Alright, I'm aware that most of you reading this have mastered the basic essentials of breathing, and those of you who haven't.. well, you probably have more pressing concerns right now. But stay with me, I'm going somewhere with this.
Nerves are often a huge problem for a musician. The best cure for them? In my opinion – experience. But that's a catch-22 situation – curing the problem of nerves by doing the thing that causes your nervousness in the first place, and that can be highly stressful for many musicians, especially those just beginning their performance careers.
I strongly believe that the combination of nerves and adrenaline, the emotional highs and lows that come with a good gig or a bad one, are what lead many musicians down the road of drug and alcohol use. This can be in the form of “a couple of pints to take the edge off”, or beta-blockers to inhibit stress, all the way through to the cocaine-and-whiskey combination which Stevie Ray Vaughan legendarily used as a morning “pick me up”. The result, all too often, is an untimely death and a waste of talent – Hendrix, Robert Johnson, Janis Joplin, Kurt Cobain, Amy Winehouse... the list goes on.
So how to deal with nerves without the chemicals? Well, first off, nerves tend to accelerate the heart rate, so we'll start with a simple breathing exercise to slow it back down again. Close your eyes and breathe in through your nose, counting to four as you do so. Now hold that breath for another four beats before exhaling smoothly and evenly, counting another bar of four beats as you do. Now gradually extend to groups of five, six, seven and eight beats. This forces your heart rate to slow down and helps moderate the tempo of your thoughts.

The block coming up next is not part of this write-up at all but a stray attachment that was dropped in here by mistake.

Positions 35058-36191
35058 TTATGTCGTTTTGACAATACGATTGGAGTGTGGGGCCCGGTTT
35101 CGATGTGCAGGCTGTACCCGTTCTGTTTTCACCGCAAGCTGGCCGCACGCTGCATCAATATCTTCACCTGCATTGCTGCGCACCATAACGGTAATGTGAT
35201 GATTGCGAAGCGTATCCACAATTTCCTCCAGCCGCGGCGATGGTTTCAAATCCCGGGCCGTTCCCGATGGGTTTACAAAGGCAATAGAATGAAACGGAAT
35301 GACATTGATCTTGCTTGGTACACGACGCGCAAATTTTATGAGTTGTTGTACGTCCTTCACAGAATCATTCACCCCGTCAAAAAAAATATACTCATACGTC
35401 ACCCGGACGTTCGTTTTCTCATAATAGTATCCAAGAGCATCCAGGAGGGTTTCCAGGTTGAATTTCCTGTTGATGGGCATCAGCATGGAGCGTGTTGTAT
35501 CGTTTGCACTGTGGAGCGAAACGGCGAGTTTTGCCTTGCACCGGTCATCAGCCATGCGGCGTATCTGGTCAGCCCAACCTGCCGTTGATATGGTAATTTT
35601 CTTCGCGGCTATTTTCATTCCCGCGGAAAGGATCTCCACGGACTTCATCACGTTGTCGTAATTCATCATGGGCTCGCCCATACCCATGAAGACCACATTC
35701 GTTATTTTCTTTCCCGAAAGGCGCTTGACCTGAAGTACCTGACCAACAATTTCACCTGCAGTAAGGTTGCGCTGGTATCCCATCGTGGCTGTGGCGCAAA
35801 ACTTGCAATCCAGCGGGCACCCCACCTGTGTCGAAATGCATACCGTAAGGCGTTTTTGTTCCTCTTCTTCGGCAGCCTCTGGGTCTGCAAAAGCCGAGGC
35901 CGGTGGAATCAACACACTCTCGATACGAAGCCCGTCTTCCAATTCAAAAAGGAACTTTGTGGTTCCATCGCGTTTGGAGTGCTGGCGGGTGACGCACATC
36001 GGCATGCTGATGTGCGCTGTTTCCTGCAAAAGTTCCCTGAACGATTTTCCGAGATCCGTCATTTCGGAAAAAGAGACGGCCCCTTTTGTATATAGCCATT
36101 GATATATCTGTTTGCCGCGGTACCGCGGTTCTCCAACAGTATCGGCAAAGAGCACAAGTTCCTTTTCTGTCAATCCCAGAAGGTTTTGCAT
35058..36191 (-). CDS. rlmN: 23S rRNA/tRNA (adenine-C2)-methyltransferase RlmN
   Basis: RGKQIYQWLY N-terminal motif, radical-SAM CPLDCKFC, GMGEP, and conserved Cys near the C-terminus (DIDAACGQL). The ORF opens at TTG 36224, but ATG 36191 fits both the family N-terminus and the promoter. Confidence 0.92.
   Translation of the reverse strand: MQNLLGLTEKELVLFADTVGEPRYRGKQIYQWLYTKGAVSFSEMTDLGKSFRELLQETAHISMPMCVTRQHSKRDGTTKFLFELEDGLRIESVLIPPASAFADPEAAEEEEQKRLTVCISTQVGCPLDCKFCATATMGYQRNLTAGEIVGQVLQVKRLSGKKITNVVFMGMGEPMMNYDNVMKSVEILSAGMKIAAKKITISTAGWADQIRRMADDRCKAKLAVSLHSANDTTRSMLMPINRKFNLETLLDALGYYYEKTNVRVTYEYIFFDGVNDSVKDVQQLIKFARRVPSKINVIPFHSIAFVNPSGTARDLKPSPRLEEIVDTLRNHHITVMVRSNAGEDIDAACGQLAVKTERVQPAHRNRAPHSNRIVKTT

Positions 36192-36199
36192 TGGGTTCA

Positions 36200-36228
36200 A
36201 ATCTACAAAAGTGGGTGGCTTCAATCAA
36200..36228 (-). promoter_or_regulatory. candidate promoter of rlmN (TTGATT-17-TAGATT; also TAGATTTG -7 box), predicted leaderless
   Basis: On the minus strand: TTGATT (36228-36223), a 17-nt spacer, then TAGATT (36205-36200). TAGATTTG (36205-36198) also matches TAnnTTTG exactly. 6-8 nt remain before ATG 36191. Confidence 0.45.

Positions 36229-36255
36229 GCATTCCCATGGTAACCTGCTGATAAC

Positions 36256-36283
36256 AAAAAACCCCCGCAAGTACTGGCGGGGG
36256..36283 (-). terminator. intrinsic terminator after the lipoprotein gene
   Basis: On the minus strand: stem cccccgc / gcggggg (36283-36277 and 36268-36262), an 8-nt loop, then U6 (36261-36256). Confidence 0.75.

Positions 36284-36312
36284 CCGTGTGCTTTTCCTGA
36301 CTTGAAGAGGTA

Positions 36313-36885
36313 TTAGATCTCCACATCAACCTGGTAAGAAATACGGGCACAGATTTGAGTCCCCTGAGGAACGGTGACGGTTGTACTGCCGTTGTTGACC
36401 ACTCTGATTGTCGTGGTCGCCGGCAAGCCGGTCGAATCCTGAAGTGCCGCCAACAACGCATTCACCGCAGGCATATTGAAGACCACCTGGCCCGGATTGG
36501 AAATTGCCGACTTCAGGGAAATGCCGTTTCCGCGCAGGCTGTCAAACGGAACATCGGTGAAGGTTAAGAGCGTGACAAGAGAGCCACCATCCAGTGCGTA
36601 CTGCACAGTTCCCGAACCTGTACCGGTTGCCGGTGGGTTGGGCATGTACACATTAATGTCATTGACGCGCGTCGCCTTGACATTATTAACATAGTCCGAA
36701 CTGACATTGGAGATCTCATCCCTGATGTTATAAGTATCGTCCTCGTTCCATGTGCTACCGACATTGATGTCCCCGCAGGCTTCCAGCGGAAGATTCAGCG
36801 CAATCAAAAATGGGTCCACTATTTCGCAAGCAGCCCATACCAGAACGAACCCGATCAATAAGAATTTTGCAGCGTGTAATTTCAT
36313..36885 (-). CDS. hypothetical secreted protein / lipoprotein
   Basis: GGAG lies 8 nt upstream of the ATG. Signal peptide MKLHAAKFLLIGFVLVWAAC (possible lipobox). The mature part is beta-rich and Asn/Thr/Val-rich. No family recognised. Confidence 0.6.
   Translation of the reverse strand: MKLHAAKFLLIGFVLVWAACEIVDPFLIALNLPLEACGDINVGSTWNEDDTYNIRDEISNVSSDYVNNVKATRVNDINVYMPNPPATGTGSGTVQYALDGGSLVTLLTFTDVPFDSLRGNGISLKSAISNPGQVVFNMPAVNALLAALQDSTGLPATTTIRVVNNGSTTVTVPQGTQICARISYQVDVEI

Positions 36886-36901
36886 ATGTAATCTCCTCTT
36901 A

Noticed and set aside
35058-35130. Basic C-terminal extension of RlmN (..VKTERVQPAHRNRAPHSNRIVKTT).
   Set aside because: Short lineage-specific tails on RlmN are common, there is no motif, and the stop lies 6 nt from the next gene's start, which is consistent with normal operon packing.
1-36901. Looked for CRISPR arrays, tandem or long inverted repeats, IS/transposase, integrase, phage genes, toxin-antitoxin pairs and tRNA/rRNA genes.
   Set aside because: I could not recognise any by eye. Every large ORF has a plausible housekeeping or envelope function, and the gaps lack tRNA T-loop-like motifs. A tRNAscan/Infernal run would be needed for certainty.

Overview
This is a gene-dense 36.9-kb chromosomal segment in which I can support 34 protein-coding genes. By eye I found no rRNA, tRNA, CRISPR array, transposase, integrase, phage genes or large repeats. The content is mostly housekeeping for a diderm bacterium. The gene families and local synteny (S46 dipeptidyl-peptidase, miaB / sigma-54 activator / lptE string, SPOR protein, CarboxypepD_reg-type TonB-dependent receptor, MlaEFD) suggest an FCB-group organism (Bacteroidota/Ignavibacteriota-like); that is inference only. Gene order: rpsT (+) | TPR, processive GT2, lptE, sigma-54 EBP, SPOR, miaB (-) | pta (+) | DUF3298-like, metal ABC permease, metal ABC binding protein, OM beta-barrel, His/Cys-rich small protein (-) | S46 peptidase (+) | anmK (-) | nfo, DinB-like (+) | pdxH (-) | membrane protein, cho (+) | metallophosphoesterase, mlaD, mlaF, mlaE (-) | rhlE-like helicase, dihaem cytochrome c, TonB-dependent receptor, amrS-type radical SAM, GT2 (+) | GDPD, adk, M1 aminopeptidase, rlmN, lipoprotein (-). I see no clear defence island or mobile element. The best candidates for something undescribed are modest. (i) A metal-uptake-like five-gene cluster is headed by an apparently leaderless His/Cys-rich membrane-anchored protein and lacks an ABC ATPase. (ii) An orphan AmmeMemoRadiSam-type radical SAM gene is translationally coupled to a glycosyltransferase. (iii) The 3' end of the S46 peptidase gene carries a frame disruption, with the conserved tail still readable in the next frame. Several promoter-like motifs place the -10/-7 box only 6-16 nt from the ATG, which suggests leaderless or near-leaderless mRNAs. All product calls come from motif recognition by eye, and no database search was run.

Nerves affect concentration by crowding out coherent thoughts with mental “white noise”, so next let's try a simple meditation exercise. Set a timer on your watch or phone for two minutes. Now sit up straight, palms flat on your thighs and keep your mouth closed, breathing through your nose. Clear your mind and focus on the sensation of your breath going through your nostrils. Your goal here is to stay completely stationary and silent, thinking of nothing but registering the sensation of breathing.
If you find that you can't manage two minutes, start with one minute, or even thirty seconds, and gradually build up. What you are doing is effectively training your mind to resist distraction and focus all concentration on the task at hand, precisely what nerves stop you from doing.
These exercises help – just as surely as a good technical warm up routine ensures the fingers are in good shape to do whatever is asked of them, a mental warm up like I've outlined here serves to ensure concentration, focus and clarity of thought are maintained throughout the performance.
The more successful performances you get under your belt, the more assured and comfortable you will feel in a performance situation, whether it's gig, recital or examination, and the better you'll be able to handle nervousness without having to resort to alcohol or drugs.
Just think of all the money you'll save.
Next time – mental rehearsal, and how to think yourself to guitar playing brilliance...